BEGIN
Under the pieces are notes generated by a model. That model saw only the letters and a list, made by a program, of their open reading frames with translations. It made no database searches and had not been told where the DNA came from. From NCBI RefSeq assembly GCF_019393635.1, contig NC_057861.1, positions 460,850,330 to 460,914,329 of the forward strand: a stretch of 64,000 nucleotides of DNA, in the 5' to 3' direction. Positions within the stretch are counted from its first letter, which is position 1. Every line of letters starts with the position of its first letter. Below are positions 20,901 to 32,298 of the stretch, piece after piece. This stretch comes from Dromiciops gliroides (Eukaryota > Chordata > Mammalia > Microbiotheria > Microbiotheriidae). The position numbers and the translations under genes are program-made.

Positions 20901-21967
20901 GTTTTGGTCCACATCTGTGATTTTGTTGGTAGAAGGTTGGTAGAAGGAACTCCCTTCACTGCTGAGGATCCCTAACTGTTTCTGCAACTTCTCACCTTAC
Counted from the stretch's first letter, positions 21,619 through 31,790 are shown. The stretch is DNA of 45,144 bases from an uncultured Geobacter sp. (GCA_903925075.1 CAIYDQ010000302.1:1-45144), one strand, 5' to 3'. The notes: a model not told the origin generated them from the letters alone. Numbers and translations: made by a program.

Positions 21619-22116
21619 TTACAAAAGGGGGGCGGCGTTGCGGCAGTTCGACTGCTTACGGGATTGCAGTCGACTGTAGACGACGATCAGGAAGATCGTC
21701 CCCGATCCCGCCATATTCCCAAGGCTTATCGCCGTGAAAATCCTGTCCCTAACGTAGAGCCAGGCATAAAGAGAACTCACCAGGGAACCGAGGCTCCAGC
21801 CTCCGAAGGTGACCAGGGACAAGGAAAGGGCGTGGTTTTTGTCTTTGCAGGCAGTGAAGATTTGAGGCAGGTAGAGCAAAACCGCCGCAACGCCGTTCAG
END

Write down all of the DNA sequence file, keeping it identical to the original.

Under the pieces are notes generated by a model. That model saw only the letters and a list, made by a program, of their open reading frames with translations. It made no database searches and had not been told where the DNA came from. From NCBI RefSeq assembly GCF_019393635.1, contig NC_057861.1, positions 460,850,330 to 460,914,329 of the forward strand: a stretch of 64,000 nucleotides of DNA, in the 5' to 3' direction. Positions within the stretch are counted from its first letter, which is position 1. Every line of letters starts with the position of its first letter. Below are positions 20,901 to 32,298 of the stretch, piece after piece. This stretch comes from Dromiciops gliroides (Eukaryota > Chordata > Mammalia > Microbiotheria > Microbiotheriidae). The position numbers and the translations under genes are program-made.

Positions 20901-21967
20901 GTTTTGGTCCACATCTGTGATTTTGTTGGTAGAAGGTTGGTAGAAGGAACTCCCTTCACTGCTGAGGATCCCTAACTGTTTCTGCAACTTCTCACCTTAC
Counted from the stretch's first letter, positions 21,619 through 31,790 are shown. The stretch is DNA of 45,144 bases from an uncultured Geobacter sp. (GCA_903925075.1 CAIYDQ010000302.1:1-45144), one strand, 5' to 3'. The notes: a model not told the origin generated them from the letters alone. Numbers and translations: made by a program.

Positions 21619-22116
21619 TTACAAAAGGGGGGCGGCGTTGCGGCAGTTCGACTGCTTACGGGATTGCAGTCGACTGTAGACGACGATCAGGAAGATCGTC
21701 CCCGATCCCGCCATATTCCCAAGGCTTATCGCCGTGAAAATCCTGTCCCTAACGTAGAGCCAGGCATAAAGAGAACTCACCAGGGAACCGAGGCTCCAGC
21801 CTCCGAAGGTGACCAGGGACAAGGAAAGGGCGTGGTTTTTGTCTTTGCAGGCAGTGAAGATTTGAGGCAGGTAGAGCAAAACCGCCGCAACGCCGTTCAG